Jamie is a very happy kid now. He has been active in his treatment and is very knowledgeable about aplastic anemia and everything it involves. He just wants to move forward, and prays (like I do) that he will never need a transplant. He has been amazing through all of this, and I get my strength through him.
In the middle of 2016, Jamie had his third bone marrow biopsy and the results looked good. His platelets have dropped somewhat, but his team did not suspect this was indicative of any type of relapse. His PNH clone remained tiny and non- therapeutic as well. Jamie's counts were a bit lower than normal with platelets and white blood cells, but overall he is still stable.
Jamie also signed a consent form with Toronto’s Hospital for Sick Children to have his bone marrow and blood researched for possible genetic connections to aplastic anemia. They will be diving into his DNA extensively, also looking at any possible health issues he may face in the future due to aplastic anemia /PNH and resulting low blood counts. Anything he can do to contribute to a possible cure -- he is fully committed, although it may take a while before anything begins. I am so proud of Jamie for signing up to participate!
However, in August, Jamie relapsed quite rapidly after his most recent biopsy. At first, his doctor thought the low platelets were a result of the biopsy but it really was the beginning of a relapse. His counts continued to drop, especially platelets. By the end of August, he repeated the ATG treatment, this time with rabbit ATG. This occurred on September 10 at McMaster Hospital and the treatment was quite easy for him.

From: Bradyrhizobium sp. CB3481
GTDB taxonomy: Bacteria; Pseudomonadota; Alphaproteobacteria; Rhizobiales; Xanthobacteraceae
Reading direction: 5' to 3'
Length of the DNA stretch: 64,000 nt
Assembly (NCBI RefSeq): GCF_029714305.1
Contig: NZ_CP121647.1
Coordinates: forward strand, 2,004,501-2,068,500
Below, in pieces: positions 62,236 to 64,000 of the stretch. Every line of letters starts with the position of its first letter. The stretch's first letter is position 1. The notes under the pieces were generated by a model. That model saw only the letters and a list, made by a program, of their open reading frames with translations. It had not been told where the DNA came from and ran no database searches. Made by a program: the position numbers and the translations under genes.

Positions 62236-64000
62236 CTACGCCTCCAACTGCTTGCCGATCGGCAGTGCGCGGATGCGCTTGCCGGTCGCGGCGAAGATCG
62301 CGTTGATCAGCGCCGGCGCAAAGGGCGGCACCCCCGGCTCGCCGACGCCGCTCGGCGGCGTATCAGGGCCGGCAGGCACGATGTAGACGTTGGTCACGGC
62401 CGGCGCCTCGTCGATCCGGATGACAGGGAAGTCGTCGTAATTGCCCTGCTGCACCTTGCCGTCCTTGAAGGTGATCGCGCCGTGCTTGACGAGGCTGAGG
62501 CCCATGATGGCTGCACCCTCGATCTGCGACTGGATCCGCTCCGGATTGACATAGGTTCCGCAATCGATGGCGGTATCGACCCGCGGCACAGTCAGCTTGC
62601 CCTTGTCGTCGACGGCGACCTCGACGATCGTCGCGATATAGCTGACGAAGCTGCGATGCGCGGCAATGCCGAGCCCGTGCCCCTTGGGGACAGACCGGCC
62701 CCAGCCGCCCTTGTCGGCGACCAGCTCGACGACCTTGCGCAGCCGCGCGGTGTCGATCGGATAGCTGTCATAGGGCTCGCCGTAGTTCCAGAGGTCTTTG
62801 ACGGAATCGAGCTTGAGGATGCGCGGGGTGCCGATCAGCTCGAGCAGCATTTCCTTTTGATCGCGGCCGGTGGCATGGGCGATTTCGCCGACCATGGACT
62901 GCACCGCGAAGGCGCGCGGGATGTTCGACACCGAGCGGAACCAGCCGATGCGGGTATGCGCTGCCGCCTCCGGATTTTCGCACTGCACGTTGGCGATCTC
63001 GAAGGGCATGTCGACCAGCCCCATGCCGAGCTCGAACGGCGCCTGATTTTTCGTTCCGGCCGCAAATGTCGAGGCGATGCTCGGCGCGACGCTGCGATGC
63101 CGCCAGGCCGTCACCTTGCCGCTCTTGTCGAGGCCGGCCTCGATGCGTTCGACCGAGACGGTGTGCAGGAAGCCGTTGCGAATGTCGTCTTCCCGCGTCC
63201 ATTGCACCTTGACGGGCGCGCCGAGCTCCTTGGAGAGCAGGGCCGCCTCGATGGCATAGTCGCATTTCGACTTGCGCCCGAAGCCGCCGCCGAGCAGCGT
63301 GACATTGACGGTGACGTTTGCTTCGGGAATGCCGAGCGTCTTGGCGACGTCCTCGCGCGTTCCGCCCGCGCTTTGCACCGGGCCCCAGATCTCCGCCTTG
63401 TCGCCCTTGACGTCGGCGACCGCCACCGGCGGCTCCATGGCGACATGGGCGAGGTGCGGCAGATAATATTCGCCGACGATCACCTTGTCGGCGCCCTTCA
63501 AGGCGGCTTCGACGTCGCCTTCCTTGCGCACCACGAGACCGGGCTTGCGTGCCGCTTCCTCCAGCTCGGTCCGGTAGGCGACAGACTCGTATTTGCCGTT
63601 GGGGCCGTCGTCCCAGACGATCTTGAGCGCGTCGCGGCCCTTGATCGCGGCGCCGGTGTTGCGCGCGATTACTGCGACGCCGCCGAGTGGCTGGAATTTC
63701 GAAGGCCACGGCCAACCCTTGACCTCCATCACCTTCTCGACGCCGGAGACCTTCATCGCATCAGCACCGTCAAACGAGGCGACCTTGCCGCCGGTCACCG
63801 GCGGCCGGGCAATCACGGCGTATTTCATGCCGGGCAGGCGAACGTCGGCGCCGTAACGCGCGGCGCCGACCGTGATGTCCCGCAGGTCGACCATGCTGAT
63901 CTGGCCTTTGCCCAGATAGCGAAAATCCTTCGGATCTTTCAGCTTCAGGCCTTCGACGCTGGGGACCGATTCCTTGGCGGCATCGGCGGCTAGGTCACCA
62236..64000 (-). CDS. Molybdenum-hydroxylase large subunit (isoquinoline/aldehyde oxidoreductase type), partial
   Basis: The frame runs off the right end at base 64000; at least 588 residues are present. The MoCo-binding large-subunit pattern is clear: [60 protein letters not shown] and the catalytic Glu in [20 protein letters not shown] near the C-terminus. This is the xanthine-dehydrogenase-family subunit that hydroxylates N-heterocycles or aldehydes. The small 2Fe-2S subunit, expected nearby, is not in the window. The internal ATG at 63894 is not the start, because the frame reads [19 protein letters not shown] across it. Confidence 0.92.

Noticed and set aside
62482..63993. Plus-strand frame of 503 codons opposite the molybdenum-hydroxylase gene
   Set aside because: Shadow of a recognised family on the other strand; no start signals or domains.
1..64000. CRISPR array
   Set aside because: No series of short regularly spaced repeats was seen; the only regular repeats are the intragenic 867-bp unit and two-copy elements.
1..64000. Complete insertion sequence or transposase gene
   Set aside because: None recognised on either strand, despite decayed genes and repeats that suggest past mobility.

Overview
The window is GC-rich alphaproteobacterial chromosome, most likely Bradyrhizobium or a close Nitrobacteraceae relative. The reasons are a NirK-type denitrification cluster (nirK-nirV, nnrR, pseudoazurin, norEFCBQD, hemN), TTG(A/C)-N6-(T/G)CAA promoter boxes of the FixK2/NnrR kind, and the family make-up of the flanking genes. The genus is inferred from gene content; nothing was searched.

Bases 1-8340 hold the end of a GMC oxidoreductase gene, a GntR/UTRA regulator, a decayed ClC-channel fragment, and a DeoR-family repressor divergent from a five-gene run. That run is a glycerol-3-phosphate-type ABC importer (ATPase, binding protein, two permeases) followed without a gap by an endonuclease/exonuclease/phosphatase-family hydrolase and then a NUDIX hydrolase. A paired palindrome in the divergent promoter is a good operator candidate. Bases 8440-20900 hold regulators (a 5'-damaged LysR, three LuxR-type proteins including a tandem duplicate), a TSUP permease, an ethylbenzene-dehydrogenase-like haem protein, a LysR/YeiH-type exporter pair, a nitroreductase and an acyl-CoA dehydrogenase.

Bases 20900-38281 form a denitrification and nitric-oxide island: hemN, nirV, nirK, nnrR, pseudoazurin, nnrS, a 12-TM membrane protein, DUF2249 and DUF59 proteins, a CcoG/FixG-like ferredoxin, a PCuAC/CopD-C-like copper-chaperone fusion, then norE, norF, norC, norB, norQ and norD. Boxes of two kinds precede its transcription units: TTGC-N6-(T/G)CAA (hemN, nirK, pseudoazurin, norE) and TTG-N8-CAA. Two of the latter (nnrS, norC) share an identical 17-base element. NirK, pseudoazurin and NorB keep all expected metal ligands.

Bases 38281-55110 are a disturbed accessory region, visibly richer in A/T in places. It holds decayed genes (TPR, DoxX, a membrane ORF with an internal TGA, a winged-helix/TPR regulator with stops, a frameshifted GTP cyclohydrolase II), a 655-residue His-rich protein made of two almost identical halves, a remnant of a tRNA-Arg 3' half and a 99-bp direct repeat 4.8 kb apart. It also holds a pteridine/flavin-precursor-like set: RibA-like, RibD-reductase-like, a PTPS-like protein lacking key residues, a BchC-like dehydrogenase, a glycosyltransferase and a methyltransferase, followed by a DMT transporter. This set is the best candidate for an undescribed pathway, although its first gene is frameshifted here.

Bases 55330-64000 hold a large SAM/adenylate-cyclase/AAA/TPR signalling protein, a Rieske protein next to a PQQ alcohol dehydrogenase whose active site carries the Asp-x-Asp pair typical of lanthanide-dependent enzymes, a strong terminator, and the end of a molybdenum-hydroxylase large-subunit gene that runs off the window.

But a week later he developed serum sickness, which was very painful and draining. He missed 9 days of school, and being in 12th grade he was more upset about this than the relapse.
Jamie's follow-up biopsy was set for December 8 but has been postponed until March because Jamie is responding exceptionally well to the ATG treatment he had in September. He arrived at the three month mark, where most start to respond and I'm so happy that he is doing so well. His levels are now not quite in the normal range but they are trending up! So we are just doing bloodwork bi-weekly now and soon we will begin the transition to adult care.
We are optimistic because of these recent developments but are ready to face anything coming our way. I am praying he recovers fully this time so we can move forward with our lives.
Very recently Jamie and the senior class at Centennial CVI in Guelph held a "getswabbed" event and it was incredibly successful. We have 169 new possible donors to add to the registry! Jamie is strong and focused on his future. He will be applying to universities soon, his main choice being Waterloo for Computer Science.